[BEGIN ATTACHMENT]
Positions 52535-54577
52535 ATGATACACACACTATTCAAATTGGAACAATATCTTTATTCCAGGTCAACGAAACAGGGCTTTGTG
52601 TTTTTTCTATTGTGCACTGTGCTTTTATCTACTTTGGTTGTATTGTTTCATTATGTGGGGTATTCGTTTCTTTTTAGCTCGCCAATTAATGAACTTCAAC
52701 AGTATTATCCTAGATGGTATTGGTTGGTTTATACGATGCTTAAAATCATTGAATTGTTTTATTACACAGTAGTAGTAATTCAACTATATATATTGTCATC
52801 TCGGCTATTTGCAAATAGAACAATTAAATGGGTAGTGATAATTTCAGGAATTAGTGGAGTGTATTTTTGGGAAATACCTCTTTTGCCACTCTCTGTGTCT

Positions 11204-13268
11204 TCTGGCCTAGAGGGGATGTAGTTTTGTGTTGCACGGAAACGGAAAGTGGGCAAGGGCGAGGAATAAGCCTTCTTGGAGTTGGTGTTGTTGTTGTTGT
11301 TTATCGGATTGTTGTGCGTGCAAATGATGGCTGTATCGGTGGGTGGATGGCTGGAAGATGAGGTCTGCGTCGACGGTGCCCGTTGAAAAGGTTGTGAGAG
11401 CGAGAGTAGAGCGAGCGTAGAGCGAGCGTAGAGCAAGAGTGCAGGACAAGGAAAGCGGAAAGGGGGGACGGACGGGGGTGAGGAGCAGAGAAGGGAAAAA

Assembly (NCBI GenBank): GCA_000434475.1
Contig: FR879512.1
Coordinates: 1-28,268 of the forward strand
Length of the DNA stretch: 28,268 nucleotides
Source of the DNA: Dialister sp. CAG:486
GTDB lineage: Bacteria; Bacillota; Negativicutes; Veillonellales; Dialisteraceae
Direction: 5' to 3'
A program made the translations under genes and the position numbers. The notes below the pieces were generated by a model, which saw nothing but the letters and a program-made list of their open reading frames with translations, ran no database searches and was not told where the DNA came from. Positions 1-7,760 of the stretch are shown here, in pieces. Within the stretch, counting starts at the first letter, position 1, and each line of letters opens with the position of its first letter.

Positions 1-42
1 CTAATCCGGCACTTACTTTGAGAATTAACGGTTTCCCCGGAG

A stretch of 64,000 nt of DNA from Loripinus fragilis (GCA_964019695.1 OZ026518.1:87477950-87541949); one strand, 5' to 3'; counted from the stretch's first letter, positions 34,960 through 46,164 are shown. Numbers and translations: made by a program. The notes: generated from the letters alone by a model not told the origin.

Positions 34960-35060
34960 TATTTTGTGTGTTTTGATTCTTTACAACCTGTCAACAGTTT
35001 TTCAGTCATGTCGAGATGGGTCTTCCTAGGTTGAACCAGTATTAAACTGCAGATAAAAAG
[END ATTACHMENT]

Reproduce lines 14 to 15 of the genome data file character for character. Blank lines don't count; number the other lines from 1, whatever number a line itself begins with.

Source of the DNA: Dialister sp. CAG:486
GTDB lineage: Bacteria; Bacillota; Negativicutes; Veillonellales; Dialisteraceae